While COVID-19 still poses a threat, early actions taken by the City of St. Petersburg and social distancing have helped to lessen the worst of this public health crisis locally.
In late April, Mayor Kriseman announced that it was time to prepare to “Restart St. Pete” in a thoughtful and gradual manner, and with respect to federal guidelines and state and county orders. He convened his city team and 17 advisors, including physicians and business leaders, to help chart the course forward while incorporating feedback from the St. Petersburg City Council, restaurateurs, and community leaders. He has pledged to get our Sunshine City back to normal or a new normal as soon as is responsibly possible.
Beaches and Pools
Last Monday (5.4.2020), Maximo Beach, North Shore Beach, St. Petersburg Municipal Beach at Treasure Island, and Lassing Beach (no swimming) were opened to the public.
The North Shore Aquatic Complex and Walter Fuller Pool will only be open for Swim to Stay Fit, Masters Lap Swimming, and St. Petersburg Aquatics (SPA) program participants for the use of lap swimming. No general public or recreational swimming will be permitted. For weekly re-opening updates, visit http://www.stpete.org/emergency/restart.php
Businesses that may be changed forever
COVID-19 created a firestorm – a public health emergency and a devastating economic crisis. The uncertainty we feel as our country begins to reopen is palpable. It’s as though we’re lab mice in an experiment – a social science experiment. Going forward, we will refer to things happening as either “Before Coronavirus” or “After Coronavirus”.
Working from home
According to an AARP article, “10 Things the Pandemic Has Changed for Good” by Andy Markowitz, COVID-19 abruptly introduced tens of millions of workers to telecommuting, and data from the Coronavirus Disruption Project suggests a lot of them like it. Forty-two percent of survey participants said the experience has made them want to work from home more. Sixty-one percent of those who are teleworking said they are enjoying the relaxed attire and grooming standards, greater flexibility and lack of a commute, and 78 percent said they are as effective or more so working from home.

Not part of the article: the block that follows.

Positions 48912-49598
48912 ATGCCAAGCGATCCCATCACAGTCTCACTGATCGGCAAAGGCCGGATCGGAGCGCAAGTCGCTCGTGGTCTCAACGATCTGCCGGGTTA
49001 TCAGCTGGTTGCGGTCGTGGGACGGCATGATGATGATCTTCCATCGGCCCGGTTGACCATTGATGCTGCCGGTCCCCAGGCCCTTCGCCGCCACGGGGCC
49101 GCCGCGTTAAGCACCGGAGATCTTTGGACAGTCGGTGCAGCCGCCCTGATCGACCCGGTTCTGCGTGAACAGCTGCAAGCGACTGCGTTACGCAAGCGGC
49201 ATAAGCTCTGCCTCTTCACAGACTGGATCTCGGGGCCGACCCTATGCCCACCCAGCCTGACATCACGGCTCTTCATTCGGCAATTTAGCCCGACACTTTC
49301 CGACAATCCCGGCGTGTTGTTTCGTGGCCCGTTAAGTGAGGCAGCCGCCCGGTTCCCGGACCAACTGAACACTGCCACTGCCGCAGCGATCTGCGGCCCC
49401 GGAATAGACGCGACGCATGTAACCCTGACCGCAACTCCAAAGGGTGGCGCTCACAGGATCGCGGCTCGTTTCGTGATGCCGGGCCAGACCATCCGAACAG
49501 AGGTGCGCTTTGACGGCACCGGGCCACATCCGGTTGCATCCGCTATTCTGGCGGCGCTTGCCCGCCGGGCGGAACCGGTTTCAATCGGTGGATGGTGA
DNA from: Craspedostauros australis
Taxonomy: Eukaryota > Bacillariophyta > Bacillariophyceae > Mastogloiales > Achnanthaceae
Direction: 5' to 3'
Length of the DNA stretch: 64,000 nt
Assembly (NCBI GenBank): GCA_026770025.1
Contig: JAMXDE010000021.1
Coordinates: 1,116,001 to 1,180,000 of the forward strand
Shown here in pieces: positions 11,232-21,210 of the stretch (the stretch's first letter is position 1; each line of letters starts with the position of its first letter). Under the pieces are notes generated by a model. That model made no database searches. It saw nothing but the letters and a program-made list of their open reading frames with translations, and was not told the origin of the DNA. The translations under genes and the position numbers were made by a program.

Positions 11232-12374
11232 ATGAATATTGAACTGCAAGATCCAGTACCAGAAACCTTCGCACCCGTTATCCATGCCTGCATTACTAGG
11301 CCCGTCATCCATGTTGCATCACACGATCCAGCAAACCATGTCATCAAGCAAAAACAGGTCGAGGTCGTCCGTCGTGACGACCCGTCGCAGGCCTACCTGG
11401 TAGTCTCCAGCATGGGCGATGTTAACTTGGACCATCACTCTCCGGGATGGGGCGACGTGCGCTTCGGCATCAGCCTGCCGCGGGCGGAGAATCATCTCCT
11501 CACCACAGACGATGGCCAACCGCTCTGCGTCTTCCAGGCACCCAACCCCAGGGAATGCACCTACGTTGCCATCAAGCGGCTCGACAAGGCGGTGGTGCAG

“I think there will be some upside” to this disruption that workers will want to preserve, says Debra Dinnocenzo, the president of VirtualWorks, a consulting firm that advises companies on transitioning to telework. “People, families, are going to be spending more time together,” she says. “I think people will be more adamant that they want more time to work at home and not go back to all the crazy commuting they were doing before.”
For many, that will sit well with their bosses. Nearly three-quarters of corporate finance officials surveyed in late March by Gartner, a business research and consulting firm, said their companies plan to move at least 5 percent of on-site workers to permanent remote status as part of their post-COVID cost-cutting efforts.
Shopping for groceries
The article goes on to say that it’s no surprise that the online purchase and home delivery of groceries has surged amid coronavirus lockdowns. A March 2020 survey of more than 1,500 consumers by investment firm RBC Capital Markets found that 55 percent had shopped for groceries online, compared with 36 percent in a similar poll in late 2018. The number doing so weekly nearly doubled. And downloads of apps for delivery services like Instacart, Walmart Grocery and Peapod doubled, tripled, even quadrupled in just a month.
RBC, which has taken consumers’ pulse on online grocery shopping regularly since 2015, dug deeper into whether the changes might be lasting. More than half of those who purchased groceries online said the COVID crisis made them more likely to keep doing so permanently. Among those who shopped only at stores, 41 percent said they planned to try delivery in the next six months. The results show “an inflection point” in consumer demand, RBC says — “a more sustainable and permanent shift” in how we buy food.
Out of something bad comes something good
COVID-19 has forced us to reassess some of our assumptions about modern life. We’ve begun to ask ourselves – do I really need all this stuff? Should I try to find more meaningful work to spend my productive time? It’s important to sit down and prioritize what’s meaningful so we can build our lives spending the right amount of energy in doing what we feel is most essential. If enough individuals can finally find time to think, maybe we might make better decisions collectively on how to live well and live better for our planet’s long-term survival.
St. Petersburg Communities
Greater Pinellas Point
Historic Old Northeast
Historic Roser Park
Isla del Sol
If you’re interested in any of these of communities or live in one and are thinking of selling, talk to The Mesimer Team.